The need for stricter payday lending rules demanding a requirement that lenders assess consumers' ability to repay the loan was put forth by Senate Democrats last week in an attempt to impose stringent policies to reform the industry.
The 32 Senate Democrats urged the Consumer Financial Protection Bureau to consider stronger rules in order to maintain a balance between making resources available for the low-income borrowers and ensuring their ability to repay the loans. The letter that was addressed to the CFPB was organized by Senators Jeff Merkley of Oregon, Dick Durbin of Illinois and Chris Coons of Delaware.
"Predatory lenders should not be able to continue unfair, deceptive, and abusive acts or practices that are designed to trap borrowers in a cycle of debt,” the senators wrote in the letter, according to WSJ.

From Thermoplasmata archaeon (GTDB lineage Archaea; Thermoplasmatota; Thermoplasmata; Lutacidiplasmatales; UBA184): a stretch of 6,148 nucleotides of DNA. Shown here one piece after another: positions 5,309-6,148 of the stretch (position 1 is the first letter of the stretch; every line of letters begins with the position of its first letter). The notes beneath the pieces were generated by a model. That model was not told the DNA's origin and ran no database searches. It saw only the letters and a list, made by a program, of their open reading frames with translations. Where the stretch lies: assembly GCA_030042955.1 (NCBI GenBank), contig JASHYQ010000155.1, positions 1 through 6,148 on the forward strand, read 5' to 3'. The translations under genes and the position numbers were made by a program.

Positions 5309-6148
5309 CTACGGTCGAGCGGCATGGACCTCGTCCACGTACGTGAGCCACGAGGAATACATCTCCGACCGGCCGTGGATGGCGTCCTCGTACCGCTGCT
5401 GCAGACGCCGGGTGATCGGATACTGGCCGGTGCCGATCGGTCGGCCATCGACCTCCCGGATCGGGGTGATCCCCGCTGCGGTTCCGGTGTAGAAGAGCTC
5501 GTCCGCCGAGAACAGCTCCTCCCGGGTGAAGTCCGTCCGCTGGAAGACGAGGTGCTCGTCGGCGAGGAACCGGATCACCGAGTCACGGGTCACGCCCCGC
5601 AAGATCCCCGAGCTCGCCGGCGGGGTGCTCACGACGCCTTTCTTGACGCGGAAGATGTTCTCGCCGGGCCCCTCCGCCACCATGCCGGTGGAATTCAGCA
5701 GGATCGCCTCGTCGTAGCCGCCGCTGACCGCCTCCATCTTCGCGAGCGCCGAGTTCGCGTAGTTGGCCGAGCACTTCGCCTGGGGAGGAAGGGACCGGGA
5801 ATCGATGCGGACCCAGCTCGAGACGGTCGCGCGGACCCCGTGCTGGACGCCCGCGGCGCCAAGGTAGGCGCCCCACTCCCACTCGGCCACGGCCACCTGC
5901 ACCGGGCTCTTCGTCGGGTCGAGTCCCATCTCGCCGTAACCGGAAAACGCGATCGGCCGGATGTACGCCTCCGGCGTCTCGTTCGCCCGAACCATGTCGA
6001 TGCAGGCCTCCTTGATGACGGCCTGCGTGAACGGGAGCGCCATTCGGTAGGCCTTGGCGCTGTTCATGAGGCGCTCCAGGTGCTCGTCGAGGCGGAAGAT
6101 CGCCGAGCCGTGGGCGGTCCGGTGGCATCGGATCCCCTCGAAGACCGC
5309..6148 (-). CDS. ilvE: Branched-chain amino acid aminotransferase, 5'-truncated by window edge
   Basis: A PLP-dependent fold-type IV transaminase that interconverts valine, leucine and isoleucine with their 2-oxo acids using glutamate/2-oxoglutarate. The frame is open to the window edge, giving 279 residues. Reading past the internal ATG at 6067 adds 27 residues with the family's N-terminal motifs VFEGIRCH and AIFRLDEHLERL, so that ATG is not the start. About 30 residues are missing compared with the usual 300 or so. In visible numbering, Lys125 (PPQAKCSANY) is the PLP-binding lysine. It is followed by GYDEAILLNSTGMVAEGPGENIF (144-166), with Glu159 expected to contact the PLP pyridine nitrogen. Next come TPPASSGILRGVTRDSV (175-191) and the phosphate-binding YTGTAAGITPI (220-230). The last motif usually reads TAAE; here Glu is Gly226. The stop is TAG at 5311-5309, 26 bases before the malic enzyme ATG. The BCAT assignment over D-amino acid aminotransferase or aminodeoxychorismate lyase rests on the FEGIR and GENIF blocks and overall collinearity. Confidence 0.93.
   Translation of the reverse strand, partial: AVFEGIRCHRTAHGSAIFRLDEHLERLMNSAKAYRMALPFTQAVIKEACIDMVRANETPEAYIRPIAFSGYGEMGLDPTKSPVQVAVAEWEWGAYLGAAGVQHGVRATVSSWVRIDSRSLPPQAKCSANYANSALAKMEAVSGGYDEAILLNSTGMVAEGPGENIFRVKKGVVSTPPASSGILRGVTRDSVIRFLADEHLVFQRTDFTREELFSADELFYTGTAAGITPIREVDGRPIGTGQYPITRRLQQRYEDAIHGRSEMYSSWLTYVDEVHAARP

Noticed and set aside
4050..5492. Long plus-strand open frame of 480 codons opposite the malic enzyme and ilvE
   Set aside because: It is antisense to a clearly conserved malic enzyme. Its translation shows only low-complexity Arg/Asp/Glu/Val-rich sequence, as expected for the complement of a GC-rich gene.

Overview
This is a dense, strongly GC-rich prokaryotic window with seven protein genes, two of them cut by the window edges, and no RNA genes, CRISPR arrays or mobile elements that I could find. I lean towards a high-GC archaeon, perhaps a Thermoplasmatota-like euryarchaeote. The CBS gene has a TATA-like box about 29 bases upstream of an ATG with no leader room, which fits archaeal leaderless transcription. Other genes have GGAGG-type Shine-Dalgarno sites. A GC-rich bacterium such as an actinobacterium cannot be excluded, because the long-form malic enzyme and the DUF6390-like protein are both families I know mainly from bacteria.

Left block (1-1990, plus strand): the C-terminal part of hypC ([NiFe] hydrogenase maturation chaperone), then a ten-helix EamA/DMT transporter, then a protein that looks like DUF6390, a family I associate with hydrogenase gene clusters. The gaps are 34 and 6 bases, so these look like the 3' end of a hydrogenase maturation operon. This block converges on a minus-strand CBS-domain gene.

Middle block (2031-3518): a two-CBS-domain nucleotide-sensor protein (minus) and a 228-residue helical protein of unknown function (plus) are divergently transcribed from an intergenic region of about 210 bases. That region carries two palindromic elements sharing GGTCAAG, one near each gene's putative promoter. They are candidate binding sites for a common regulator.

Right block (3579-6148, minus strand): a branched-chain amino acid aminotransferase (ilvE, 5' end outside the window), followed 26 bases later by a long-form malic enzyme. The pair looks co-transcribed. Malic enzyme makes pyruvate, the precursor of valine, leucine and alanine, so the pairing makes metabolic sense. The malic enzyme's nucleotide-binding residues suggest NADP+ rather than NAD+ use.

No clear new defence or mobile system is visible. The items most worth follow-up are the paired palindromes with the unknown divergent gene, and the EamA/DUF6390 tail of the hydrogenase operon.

Regulators insist that the CFPB apply the same rules required to assess and approve buyers for a mortgage. But if the past is of any indication with regards to timeline, there could be possible delays in implementing this regulation.
CFPB's rulemaking on debt collection, which was proposed in November of 2013, continued to drag on with a resolution which has been postponed until December this year with little hope of being passed at all, while the need for action only continues to grow stronger. Reports suggest that debt collection remains a most important cause of concern - the CFPB received 23,000 comments and 74,000 consumer complaints by November 2014.
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